But as I write this from an airport lounge about to depart on a way ticket to Europe, I am breaking out of that comfort bubble for the first time ever. Yes I have travelled before, but I have always gone back home. Today, I am going to create my own home and leave what I have behind. Saying goodbye to my family and friends was tremendously hard, but it’s nice to know that I’ll be seeing them soon as they visit me and I visit them, and also using the great thing that makes communication these days so easy, the good ole internet.

cf1ca8cb0f3225831ae736eb220dbc10It is scary, exciting, exhilarating, terrifying and nerve-wracking all at once. But despite this, I feel that I am going to gain so much in return. Independence, maturity and a greater appreciation for the world, just to name a few.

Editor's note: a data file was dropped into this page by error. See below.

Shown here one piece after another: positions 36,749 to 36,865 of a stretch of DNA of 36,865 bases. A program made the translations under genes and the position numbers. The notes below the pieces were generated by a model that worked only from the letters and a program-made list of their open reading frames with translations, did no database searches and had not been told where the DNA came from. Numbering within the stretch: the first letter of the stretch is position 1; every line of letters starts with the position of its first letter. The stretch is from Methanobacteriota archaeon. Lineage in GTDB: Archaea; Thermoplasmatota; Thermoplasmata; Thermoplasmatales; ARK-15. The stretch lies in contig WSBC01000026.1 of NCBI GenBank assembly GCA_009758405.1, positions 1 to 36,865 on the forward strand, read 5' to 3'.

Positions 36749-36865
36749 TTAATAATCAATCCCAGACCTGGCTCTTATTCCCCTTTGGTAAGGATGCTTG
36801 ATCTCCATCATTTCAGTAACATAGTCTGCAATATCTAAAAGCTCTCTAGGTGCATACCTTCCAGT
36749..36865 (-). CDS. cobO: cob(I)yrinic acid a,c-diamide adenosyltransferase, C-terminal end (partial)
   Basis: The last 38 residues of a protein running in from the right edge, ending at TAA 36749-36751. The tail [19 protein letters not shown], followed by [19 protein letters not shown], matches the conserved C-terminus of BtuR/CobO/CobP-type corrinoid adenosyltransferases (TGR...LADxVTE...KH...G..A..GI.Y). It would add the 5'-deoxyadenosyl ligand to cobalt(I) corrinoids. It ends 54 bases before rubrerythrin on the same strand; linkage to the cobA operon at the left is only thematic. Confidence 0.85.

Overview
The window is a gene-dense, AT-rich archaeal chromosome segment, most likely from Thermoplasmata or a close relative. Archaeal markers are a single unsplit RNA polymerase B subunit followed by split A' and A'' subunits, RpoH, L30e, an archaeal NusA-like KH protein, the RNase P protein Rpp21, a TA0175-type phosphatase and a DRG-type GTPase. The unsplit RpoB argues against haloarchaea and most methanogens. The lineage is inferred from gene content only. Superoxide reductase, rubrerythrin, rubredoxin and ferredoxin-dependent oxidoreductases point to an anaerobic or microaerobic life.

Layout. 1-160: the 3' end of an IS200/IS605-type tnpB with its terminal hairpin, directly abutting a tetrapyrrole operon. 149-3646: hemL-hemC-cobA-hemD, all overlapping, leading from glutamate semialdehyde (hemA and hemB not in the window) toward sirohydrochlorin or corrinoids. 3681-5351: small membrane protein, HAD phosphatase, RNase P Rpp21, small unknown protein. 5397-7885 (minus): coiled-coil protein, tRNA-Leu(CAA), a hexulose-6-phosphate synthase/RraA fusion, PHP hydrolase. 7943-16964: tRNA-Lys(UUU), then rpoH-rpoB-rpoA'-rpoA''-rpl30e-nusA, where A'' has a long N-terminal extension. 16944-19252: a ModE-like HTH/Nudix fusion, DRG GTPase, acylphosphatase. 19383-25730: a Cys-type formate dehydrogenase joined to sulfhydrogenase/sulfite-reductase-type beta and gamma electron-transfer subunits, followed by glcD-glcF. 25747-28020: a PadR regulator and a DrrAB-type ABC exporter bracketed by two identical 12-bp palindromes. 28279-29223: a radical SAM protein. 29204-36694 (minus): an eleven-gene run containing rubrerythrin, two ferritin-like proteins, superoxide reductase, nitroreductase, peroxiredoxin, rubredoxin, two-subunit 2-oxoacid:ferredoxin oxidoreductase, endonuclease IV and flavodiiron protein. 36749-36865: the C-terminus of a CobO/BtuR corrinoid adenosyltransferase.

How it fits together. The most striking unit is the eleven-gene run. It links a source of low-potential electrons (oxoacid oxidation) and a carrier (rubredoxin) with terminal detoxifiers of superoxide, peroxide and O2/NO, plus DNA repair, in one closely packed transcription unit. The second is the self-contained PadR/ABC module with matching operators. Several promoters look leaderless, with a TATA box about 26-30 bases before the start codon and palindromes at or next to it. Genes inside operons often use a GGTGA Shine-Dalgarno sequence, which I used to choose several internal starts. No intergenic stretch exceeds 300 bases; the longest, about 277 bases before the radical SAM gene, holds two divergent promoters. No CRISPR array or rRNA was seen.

So follow me as I embark on this new adventure, I keep this little blog updated as I go along.

 

Don’t just go to Queenstown when you go to Queenstown

Yes, my trip was a few months ago…yes, I’m finally getting around to posting…no, the mountains probably don’t have snow on them anymore…sorry.

If you have the time and the means, the surrounding areas and towns around Queenstown are worth a visit, if not just for the views. I know, I know, all I have gone on about in these Queenstown posts is the scenery…but I tell you, it’s just so beautiful. Who doesn’t love a bit of pretty nature hey?

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We hired a car and made our way to our first stop of Arrowtown, a charming old miner’s town only 20 minutes out of Queenstown. It still has a street of miner’s cottages and old store fronts, and provides the perfect place for a stroll, some coffee and morning tea, and maybe even a wander through the museum.